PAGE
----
Reyes Mason studies and teaches about climate change as an urgent social justice concern. Her interests include urban green infrastructure, health and financial impacts of weather extremes, and clean energy for all. She co-edited the book People and Climate Change: Vulnerability, Adaptation, and Social Justice and co-leads the American Academy of Social Work and Social Welfare’s grand challenge to Create Social Responses to a Changing Environment. “My ongoing research is highly interdisciplinary, often bridging social work with climatology and engineering to study social justice aspects of the climate crisis and how we solve it,” Reyes Mason says. New projects include a systematic review to inform social work engagement in the “just transition” away from fossil fuels and a policy mapping project on federal climate change legislative action, especially as it relates to socially vulnerable or minoritized groups of people.
“GSSW has the highest commitment to social justice, community engagement and public impact scholarship of any school of social work that I know,” Reyes Mason says. “The Sustainable Development and Global Practice concentration is a perfect fit for my teaching, and I look forward to collaborating on climate justice research with faculty at GSSW and across the University.”
Christie Moore, MSW, LCSW
Following eight years as an adjunct instructor and field liaison, Christie Moore joins the GSSW faculty this fall as an assistant professor of the practice. She has an MSW from the University of Chicago School of Social Service Administration and is a licensed clinical social worker in Colorado. Moore’s professional experience has largely focused on at-risk populations and integrated care. In addition to clinical work, she has experience in advocacy, agency management and program development. Among the courses Moore will teach is the MSW@Denver required Foundation Seminar, which integrates theory and professional practice to link classroom learning with practice in the field.
“I am committed to supporting successful outcomes for students in the field,” Moore says. “I believe students are most successful in field when they are active learners — grappling with issues of social justice, advocating for social change, reflecting on experience and integrating social work theories and values into practice.”
Sophia P. Sarantakos, PhD
Sophia Sarantakos has a PhD from the University of Chicago School of Social Service Administration and joins GSSW this fall as an assistant professor. Sarantakos is an instructor for the Integrated Social Work Practice for Social Justice course, and in winter 2021, they will teach a course they developed on abolition of the prison-industrial complex. Through community-engaged scholarship, Sarantakos aims to facilitate the reduction of the size, scope and power of the prison-industrial complex. “I hope to connect with and learn from community-based organizations in Denver, and beyond, that are working to eliminate carceral responses to harm and need,” says Sarantakos, whose current research focuses on the decision-making processes of “progressive” prosecutors and how their conceptions of risk and need differ from their traditional counterparts. “Working in partnership with these organizations, I aim to investigate and amplify their effective non-carceral approaches and help bring them to the fore.”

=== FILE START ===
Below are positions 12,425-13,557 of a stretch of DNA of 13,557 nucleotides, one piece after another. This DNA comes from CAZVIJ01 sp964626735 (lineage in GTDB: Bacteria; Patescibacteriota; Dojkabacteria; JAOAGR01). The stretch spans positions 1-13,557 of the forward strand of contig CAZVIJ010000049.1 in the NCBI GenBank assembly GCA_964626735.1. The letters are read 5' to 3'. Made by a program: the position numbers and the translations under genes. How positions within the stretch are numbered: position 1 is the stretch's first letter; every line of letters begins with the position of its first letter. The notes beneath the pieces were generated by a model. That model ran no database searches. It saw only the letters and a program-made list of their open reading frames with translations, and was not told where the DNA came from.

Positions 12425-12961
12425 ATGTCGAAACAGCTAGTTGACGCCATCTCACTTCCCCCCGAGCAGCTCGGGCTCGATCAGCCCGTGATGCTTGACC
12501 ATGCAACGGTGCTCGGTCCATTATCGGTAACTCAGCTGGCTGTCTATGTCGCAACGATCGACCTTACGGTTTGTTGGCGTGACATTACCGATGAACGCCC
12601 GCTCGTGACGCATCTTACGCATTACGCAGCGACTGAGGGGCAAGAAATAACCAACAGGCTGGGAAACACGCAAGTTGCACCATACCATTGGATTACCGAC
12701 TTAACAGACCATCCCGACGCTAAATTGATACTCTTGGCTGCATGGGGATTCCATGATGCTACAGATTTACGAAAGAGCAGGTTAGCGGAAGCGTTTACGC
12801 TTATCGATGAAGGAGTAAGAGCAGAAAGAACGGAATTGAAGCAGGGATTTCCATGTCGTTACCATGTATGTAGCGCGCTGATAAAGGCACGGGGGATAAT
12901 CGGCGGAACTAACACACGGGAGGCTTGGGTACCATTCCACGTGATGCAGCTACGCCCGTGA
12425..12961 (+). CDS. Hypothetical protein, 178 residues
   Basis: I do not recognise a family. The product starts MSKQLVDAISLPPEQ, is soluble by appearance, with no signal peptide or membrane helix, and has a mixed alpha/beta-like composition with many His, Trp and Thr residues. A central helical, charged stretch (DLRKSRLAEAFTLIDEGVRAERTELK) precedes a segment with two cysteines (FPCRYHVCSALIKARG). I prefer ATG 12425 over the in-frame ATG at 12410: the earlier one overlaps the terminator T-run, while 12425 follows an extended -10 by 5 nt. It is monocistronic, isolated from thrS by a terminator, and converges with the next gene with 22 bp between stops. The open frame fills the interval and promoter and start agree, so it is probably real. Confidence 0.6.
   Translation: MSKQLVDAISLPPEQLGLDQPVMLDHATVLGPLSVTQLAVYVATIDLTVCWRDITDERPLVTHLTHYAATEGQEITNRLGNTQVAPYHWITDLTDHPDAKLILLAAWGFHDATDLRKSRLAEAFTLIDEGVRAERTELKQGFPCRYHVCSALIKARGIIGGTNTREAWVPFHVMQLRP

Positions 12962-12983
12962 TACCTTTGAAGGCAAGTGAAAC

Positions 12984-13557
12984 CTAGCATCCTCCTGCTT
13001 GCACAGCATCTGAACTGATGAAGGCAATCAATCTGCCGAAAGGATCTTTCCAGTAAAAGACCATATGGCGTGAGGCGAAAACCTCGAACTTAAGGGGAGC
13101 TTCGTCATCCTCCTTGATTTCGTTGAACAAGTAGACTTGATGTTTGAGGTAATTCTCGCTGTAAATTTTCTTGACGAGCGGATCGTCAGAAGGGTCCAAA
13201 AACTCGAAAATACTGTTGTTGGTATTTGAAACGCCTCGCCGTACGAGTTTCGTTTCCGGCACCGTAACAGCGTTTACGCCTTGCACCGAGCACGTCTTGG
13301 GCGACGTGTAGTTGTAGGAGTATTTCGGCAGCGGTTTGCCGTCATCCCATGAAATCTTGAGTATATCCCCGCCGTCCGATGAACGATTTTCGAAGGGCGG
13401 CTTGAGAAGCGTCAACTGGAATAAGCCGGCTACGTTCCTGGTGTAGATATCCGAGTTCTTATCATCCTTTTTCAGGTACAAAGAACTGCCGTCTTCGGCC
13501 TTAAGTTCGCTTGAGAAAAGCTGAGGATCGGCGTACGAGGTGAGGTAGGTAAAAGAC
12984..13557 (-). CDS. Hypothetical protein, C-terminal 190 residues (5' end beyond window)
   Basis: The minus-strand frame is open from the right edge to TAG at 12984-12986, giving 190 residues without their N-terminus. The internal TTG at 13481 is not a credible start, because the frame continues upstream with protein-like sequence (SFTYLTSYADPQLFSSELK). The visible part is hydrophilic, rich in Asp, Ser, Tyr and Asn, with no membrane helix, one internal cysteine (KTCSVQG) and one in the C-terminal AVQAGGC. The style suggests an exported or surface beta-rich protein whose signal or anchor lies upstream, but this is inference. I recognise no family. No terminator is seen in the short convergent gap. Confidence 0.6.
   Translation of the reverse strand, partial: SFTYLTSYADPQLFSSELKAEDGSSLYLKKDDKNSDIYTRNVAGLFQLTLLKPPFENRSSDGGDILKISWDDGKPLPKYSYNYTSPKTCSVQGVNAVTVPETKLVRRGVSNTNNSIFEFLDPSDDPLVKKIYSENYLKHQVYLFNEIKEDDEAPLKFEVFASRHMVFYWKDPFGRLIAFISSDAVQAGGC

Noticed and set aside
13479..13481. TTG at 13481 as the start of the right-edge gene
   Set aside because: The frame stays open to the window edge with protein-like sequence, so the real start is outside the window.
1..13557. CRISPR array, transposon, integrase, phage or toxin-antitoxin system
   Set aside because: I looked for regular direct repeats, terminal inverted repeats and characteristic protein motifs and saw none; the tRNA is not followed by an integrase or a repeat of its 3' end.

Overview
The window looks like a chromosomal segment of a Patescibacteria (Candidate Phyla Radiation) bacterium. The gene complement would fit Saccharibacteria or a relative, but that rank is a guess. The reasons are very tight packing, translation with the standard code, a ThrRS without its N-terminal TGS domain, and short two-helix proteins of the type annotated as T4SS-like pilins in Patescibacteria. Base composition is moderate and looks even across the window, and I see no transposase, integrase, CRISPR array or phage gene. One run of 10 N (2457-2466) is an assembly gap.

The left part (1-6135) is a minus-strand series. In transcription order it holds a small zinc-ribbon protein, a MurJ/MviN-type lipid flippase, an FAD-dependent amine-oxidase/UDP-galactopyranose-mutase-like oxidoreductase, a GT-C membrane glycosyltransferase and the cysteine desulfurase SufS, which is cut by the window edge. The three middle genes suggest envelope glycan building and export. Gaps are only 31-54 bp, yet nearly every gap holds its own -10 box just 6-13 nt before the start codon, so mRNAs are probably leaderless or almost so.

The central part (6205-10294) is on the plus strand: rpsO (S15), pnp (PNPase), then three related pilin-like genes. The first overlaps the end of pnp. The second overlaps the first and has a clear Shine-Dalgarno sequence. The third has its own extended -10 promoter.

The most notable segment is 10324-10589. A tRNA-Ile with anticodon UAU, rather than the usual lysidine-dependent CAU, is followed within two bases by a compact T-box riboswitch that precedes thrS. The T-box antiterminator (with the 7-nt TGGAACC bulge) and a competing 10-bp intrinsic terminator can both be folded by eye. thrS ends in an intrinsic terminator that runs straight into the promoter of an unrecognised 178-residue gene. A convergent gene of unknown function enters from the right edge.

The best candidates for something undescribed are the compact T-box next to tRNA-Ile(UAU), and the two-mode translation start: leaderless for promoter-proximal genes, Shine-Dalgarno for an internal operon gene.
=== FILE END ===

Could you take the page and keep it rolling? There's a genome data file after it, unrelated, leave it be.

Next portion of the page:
“At GSSW, research is not merely an intellectual exercise, but a mechanism through which structures, theories and policies are challenged and changed so that more people have what they need to thrive,” says Sarantakos, who co-authored a recent call for social work to fully support defunding the police.
Kaipeng Wang, PhD
Kaipeng Wang joins the University of Denver this fall as a GSSW assistant professor and a faculty affiliate of the University’s Knoebel Institute for Healthy Aging. He earned his doctorate from Boston College and was an assistant professor in the Texas State University School of Social Work.
Wang’s research examines social determinants of health and mental health disparities among older adults to inform the development, evaluation and implementation of culturally sensitive interventions to improve mental health outcomes. His current research projects explore the psychosocial factors that influence end-of-life care planning — such as completion of advance directives and family engagement of end-of-life care — among older Asian Americans. Wang is also collaborating with colleagues to examine the implementation and effectiveness of culturally adapted physical exercise interventions on reducing behavioral and psychological symptoms of dementia in Thailand.
“I’m committed to motivating more social workers to develop and implement evidence-based services for vulnerable populations,” says Wang, who teaches research methods, program evaluation, statistical analysis and macro practice. “GSSW’s commitment to promote social justice and community engagement through scholarship and education aligns with my own research agenda on immigrant health and minority aging.